Sunday, 23 June 2013
Brian Gulliver is a travel writer (did a bit of telly apparently) who has gone missing for some time. Now he's back and in an asylum recovering. His daughter meets with him to write down the stories he has to tell of his crazy journey.
Swift's Gulliver's Travels is possibly the most famous satire ever, although it is probably most known now from the bastardised Jack Black film and other movie versions. The book has lasted the test of time and so if you're going to do a new version then you better have something interesting and new to tackle. The book, however goes after some very obvious targets that have been widely covered before. Celebrity culture - yep that's in here, including the obligatory reality TV sideswipe. Our obsession with health and our bodies? Yep, you can tick that box as well. Crazy religions? Well of course. These are all barn doors to be hit with a shotgun.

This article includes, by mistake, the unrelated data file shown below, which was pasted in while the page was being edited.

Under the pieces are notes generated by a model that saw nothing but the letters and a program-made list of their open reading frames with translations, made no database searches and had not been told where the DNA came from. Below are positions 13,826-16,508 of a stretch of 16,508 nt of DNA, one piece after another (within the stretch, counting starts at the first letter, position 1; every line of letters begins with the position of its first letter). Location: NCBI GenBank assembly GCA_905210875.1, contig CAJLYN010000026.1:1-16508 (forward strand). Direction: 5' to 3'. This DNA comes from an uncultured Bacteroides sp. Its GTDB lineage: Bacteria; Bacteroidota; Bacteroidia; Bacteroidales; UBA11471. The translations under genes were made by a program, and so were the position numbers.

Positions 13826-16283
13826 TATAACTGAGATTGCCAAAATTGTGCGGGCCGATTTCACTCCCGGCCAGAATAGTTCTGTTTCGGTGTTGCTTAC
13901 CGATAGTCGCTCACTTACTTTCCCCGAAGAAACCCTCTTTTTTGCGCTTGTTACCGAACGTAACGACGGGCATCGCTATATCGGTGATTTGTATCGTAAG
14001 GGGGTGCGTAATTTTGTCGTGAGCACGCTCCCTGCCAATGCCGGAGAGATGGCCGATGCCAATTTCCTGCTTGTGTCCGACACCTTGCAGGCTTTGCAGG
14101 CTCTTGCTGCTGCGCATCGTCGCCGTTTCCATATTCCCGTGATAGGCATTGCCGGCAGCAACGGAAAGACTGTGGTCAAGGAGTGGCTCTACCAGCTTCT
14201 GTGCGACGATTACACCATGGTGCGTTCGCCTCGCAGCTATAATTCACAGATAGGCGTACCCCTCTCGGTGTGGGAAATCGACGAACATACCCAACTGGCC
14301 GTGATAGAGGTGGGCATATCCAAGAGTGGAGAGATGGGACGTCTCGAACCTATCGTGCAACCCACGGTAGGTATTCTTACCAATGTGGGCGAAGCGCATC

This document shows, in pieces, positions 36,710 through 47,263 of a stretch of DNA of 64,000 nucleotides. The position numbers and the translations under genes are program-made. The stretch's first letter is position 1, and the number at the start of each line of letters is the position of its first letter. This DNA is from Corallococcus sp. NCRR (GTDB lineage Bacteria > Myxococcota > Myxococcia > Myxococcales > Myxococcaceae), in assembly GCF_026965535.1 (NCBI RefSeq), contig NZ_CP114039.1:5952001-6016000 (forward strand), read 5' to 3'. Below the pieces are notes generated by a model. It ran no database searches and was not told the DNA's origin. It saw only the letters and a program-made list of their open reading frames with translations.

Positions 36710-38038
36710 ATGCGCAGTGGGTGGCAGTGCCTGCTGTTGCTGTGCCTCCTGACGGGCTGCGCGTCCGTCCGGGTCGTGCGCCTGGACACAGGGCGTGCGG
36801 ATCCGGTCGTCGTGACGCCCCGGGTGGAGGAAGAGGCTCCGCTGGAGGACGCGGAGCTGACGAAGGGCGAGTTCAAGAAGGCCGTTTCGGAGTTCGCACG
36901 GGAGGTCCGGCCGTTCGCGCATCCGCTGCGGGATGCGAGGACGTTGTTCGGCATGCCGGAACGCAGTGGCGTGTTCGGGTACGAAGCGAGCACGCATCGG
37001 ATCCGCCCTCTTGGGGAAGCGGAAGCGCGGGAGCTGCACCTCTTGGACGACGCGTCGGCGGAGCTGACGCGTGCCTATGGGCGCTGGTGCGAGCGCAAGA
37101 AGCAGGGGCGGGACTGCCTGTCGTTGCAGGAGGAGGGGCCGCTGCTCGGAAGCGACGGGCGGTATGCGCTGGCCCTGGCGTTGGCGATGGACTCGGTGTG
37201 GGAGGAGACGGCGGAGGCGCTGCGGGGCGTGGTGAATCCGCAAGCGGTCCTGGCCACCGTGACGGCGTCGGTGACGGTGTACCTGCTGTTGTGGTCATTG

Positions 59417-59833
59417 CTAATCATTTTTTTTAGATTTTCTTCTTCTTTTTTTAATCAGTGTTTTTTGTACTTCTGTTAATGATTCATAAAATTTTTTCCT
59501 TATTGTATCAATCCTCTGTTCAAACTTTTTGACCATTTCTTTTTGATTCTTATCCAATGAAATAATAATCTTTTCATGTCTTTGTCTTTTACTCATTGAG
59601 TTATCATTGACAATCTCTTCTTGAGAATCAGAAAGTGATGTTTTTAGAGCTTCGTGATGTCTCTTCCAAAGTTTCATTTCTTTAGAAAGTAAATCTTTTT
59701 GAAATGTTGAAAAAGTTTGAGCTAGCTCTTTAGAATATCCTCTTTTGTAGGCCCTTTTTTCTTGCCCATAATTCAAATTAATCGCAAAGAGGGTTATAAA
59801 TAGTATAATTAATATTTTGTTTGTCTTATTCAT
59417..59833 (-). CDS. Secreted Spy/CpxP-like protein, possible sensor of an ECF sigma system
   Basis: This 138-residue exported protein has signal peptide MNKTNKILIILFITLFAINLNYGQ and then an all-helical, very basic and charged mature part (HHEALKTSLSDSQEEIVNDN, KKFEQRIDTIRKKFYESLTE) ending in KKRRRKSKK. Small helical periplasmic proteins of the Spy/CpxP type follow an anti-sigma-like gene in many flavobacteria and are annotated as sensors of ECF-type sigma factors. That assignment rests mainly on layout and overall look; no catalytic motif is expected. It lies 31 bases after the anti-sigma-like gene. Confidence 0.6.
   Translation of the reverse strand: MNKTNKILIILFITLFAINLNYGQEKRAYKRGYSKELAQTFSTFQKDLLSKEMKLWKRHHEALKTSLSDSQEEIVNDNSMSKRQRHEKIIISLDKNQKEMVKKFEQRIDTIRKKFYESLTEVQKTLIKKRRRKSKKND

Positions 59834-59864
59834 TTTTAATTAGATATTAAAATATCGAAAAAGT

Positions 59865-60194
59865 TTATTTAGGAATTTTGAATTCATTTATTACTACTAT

The main issue for me was for the main characters. Brian Gulliver is an out and out selfish git with little to no thought for anyone else and happy to go along with anything as long as his life is a comfortable one. He's not the kind the character to idolise or empathise with and his ability to apologise it all away is infuriating.
His daughter, the chronicler of his story plays the foil for him, challenging him on all of his behaviour just in case we, the reader, didn't get the point or understand the theme being discussed.
For all that, it's easy to read and moves at a pace that actually robs it of depth since none of the places that Gulliver ends up in is much described beyond the theme that is being put forward there.
On finishing the book, you won't hate it, but you won't be singing its praises either. Oh well, back to Swift.